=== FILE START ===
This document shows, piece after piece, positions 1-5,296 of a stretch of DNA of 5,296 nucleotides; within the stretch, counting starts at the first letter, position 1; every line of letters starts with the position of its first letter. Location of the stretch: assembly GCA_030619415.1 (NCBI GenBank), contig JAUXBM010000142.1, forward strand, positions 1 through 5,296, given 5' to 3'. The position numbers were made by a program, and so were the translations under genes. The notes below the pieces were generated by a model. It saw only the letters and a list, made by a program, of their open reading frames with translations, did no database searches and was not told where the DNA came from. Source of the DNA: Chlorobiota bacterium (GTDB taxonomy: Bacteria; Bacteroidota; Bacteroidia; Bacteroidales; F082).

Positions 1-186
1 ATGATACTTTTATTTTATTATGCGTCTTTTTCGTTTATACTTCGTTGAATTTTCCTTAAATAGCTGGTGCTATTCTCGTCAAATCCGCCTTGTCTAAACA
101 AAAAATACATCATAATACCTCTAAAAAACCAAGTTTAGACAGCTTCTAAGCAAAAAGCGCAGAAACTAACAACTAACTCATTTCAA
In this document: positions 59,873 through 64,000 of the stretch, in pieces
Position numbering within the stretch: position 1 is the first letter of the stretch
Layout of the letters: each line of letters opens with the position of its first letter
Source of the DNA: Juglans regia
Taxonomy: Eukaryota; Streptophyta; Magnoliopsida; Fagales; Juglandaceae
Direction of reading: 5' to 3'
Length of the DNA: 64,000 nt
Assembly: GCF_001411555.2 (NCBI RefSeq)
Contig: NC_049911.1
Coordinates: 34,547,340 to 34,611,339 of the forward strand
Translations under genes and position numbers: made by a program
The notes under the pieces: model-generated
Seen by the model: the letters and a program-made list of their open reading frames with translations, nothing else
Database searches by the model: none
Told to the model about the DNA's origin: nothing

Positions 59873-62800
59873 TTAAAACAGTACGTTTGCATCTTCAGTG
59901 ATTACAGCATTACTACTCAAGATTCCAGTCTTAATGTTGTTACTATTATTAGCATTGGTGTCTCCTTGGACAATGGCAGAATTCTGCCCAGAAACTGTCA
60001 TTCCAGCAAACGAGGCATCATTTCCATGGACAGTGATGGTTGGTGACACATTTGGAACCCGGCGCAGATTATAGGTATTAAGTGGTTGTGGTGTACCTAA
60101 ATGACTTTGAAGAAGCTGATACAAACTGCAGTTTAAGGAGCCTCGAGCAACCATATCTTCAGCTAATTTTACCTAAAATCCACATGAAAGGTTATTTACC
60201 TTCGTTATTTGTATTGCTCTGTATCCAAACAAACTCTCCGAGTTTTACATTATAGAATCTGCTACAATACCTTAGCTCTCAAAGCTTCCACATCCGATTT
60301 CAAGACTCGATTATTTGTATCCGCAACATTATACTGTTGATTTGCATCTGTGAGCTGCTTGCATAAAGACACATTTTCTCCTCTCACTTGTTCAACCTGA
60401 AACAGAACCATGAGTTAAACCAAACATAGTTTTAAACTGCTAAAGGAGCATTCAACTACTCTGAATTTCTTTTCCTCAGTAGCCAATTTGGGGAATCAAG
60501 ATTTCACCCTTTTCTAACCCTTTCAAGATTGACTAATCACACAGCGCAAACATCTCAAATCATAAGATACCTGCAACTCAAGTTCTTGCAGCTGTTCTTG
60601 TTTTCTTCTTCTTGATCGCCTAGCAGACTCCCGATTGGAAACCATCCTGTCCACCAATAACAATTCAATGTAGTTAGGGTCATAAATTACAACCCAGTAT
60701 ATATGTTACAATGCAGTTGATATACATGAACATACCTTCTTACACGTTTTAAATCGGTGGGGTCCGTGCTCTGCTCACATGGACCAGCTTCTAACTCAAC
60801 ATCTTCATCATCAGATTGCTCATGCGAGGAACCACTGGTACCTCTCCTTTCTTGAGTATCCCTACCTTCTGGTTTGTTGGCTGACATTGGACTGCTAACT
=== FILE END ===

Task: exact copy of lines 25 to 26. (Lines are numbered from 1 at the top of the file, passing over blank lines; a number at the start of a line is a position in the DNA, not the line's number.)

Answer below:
60201 TTCGTTATTTGTATTGCTCTGTATCCAAACAAACTCTCCGAGTTTTACATTATAGAATCTGCTACAATACCTTAGCTCTCAAAGCTTCCACATCCGATTT
60301 CAAGACTCGATTATTTGTATCCGCAACATTATACTGTTGATTTGCATCTGTGAGCTGCTTGCATAAAGACACATTTTCTCCTCTCACTTGTTCAACCTGA